I slunk away to my bedroom to think. My mother had always given me everything I needed. She must have a reason not to tell me about my father. She’d always been a straight shooter with me. If she wouldn’t tell me anything, maybe she just couldn’t. I had to let it go and figure out my own path. Don’t get me wrong, it took more than a few years to reach the ‘letting go’ path, but I got there.
At that point, I decided it was easier to believe that my dad was likely a shiftless drifter she was too embarrassed to tell me about, so I threw up my hands and spent the next few years drifting around from place to place.
Always seeking, trying to find something that would make me feel settled. Grounded. Part of the world. Part of something.
. Nothing ever felt right, even when I flung myself into silly things.
The summer I spent as a regional wrestling championship ring girl was the most random, and the thing my mother liked the least. It lasted until someone tried to get a little too handsy and I welded his car doors shut.
It was pure luck that I didn't get caught up in some cult. I was too angry at the world and my absent father to fall for dudes with blazing eyes who promised to make the hurt go away. That and the pitches were always shockingly boring ways of trying to get into girls pants. I did almost fall for one very charismatic guy with deliciously blue eyes. But it just ended in more welded doors.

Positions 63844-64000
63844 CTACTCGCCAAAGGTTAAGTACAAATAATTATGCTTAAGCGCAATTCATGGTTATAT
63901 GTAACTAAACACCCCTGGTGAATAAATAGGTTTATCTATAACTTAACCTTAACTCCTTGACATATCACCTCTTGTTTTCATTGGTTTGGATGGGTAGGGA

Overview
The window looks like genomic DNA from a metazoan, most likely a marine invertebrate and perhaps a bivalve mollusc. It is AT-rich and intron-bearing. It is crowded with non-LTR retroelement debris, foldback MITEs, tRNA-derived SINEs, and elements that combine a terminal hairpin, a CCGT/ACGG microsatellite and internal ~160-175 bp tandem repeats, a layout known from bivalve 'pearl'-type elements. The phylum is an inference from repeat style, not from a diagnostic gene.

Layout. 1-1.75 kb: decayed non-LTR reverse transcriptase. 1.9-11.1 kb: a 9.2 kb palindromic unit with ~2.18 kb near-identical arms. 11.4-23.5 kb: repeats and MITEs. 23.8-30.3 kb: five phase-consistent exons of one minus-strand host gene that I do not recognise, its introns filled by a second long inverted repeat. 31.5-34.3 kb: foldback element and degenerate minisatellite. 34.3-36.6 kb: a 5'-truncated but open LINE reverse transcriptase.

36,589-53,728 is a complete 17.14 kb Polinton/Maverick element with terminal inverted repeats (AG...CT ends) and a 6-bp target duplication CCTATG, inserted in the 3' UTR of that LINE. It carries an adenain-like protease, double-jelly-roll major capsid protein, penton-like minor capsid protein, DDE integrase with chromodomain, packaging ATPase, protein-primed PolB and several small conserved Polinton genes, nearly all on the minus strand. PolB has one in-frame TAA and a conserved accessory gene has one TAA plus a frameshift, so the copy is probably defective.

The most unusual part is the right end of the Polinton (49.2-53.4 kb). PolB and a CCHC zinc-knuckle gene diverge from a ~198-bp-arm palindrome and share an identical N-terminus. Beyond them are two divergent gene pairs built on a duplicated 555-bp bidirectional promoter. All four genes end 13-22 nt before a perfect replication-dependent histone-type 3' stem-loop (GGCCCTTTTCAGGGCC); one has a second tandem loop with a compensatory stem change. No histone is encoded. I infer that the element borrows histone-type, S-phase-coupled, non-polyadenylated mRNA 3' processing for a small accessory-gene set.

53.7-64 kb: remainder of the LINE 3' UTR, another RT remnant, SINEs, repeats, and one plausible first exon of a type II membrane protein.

But the insatiable drive to find the
I was missing never went away. And that is how I found myself spending the night hallucinating about boning a lizard-man in the desert, a few bucks poorer and no closer to any answers.
Although I realized, for once, the hum that danced along my bones, driving me to the next thing and the next thing and the next thing, was gone. I wanted to shower and to sleep in a real bed, but I didn’t feel the insane pressure to keep moving.
I sipped my tepid water and held my throbbing head. I felt like the bottom of an old shoe. Crunchy, dirty and cracked down the middle. The heat smacked me around and a line of sweat slid down my back. No way was I doing this shit two nights in a row. It was a profoundly stupid idea in the first place.